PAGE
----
> you want a guarantee for each of these meds

I would describe it as wanting to have a better idea of the risks in taking the drug. How likely is it that I will experience adverse side effects taking Zoloft or SSRI's more generally? Of the information that is available on its possible effects, how reliable is it? Any studies on the long term effects? How long has the drug been studied for? Anyone have any idea about the answers to these questions if they've taken Zoloft before?

> It's all trial and error.

It's the error part that's the worry.

> They affect each person differently.

It sounds like that is accepted as natural and to be expected, but why does it affect people differently?

> I have tried prozac, celexa, wellbutrin, ect. None of them totally agree with me. Zoloft and wellbutrin the worst. If you are that wary of anti's then try other methods first.

Cross for Zoloft in your case. Thanks for the advice.

Hi Hyper,

Surprised after 2 years of CBT that better results were not obtained. I tried CBT for a couple of months through at a uni psychology clinic and it was great. Just didnt have enough time to commit to it to make the treatment worthwhile, and being a student at the time cost was an issue.

The psychologist at the clinic, a doctoral student, didn't believe I had a chemical imbalance problem; I wasn't depressed. She was of the view that you'd have to have a significant nutritional deficiency for that to be so. Maybe prolonged high-level stress or traumatic experience as in your case however could lead to some imbalance, and depression could reflect that, but she thought it was more likely that my condition was an acquired behavior and the 'programming' of which needed to be undone. Chemical imbalance would seem an important issue, but whether drugs is the best treatment I'm not sure. The more severe it was the more reason you'd have to take it.

In CBT it would seem that if anxiety was severe enough that it was substantially impeding progress, drugs might be a good complementary option to consider although potential side effects and dependency would need to be weighed against the benefits.

> long periods of excessive stress my brain chemicals must have got out of balance, that's my theory?

Seems plausible, especially if CBT hasn't helped. Pity there aren't direct tests for chemical imbalance that are available.

> I quit playing doctor because I was getting no where,I feel they know a bit more than I do

Not all doctors I know recommend taking psychotropic drugs, and there may not have been enough research and opportunity for adverse effects to be discovered and understood for many doctors to have a strong enough reason not to prescribe them. Many may be too busy to research the effects themselves to know of the extent of the risks and their effectiveness as a treatment, and are having to deal with an increasing number of people with mental health problems who want a quick and easy solution. I would also wonder whether incentives offered to doctors by drug companies would not influence their preferring the drug treatment approach.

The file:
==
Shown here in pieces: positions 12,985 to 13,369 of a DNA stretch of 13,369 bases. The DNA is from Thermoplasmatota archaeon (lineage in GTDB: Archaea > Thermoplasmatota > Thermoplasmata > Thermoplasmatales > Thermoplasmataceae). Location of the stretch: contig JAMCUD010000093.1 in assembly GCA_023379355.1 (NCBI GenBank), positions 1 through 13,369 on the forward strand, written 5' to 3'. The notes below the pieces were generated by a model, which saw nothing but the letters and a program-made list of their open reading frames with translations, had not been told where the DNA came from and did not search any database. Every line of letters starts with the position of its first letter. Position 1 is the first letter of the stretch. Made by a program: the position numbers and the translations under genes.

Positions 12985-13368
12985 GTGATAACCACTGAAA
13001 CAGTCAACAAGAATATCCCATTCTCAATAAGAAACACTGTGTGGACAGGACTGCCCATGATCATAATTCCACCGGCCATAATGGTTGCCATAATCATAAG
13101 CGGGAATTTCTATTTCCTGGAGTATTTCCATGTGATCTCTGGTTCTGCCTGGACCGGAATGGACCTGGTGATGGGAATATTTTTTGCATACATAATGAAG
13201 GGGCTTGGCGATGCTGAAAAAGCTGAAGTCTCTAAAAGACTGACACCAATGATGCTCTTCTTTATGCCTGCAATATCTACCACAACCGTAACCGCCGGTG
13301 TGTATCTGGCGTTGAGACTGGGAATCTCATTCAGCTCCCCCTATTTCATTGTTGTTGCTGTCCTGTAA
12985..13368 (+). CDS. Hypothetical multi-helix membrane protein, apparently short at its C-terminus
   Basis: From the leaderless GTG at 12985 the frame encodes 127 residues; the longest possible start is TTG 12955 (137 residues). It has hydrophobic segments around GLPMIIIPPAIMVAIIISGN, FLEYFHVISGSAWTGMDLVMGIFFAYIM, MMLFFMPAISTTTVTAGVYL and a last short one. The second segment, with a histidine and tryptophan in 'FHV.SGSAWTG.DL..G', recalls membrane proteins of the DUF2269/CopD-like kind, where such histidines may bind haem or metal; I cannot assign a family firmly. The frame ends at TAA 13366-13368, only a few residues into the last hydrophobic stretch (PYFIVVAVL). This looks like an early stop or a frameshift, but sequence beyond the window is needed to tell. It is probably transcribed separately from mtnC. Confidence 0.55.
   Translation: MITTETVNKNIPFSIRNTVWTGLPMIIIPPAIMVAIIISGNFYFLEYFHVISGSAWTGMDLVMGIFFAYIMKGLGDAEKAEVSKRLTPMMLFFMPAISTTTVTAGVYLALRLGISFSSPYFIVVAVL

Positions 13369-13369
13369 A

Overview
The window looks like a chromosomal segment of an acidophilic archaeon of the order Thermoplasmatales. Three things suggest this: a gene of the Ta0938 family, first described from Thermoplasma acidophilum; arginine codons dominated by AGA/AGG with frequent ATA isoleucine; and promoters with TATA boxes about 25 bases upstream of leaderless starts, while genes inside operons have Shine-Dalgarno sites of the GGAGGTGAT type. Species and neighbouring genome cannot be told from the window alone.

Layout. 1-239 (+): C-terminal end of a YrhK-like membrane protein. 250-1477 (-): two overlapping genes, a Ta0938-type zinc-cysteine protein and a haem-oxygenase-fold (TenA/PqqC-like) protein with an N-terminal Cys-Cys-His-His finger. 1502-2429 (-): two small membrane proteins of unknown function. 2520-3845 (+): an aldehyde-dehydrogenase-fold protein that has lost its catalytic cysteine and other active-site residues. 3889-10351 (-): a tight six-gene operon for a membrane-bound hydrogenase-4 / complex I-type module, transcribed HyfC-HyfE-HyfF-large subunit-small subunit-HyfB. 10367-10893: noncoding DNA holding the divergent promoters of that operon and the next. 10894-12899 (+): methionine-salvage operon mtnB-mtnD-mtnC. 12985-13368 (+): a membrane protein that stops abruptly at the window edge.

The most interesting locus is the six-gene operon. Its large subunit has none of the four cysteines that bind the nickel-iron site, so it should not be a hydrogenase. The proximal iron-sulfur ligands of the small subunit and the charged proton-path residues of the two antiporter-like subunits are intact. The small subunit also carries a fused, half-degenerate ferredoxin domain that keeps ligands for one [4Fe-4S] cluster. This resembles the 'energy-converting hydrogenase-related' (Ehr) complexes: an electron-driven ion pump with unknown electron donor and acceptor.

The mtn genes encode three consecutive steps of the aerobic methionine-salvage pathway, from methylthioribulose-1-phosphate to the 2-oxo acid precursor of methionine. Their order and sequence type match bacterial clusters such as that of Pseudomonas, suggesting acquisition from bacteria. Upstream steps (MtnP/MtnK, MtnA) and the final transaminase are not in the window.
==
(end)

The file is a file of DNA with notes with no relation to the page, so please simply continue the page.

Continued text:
If you think doctors always get it right, you need only consider the recent case of the treatment of youngsters with ADD with the psychotropic drug Ritalin. I believe that recently it was found that for the majority of cases the use of this drug is unnecessary. Hopefully those children who took that during their developing years will not experience any adverse effects from it as adults. Whether they do or not will probably not be known until they have reached adulthood as I don't think there hasn't been a generation before that has grown up using the drug. If I am mistaken about this, I would be happy to be corrected.

Regardless, if there is a treatment option that is provided by a doctor it is reasonable to want to know of the risks in terms that are not too vague, rather than accepting the doctor's advice blindly and just crossing your fingers and hoping for the best, and what I know about Zoloft so far is insufficient for me to be comfortable taking it, which is what I will have to tell the psychiatrist tomorrow. Although I do get the impression that while there are those who have had negative experiences with it, some have been positive, and in your case with Prozac, very positive. My interest is in what is best for my health, and if I believe that taking Zoloft would be, all factors considered, then I will. It's a quick and easy option after all.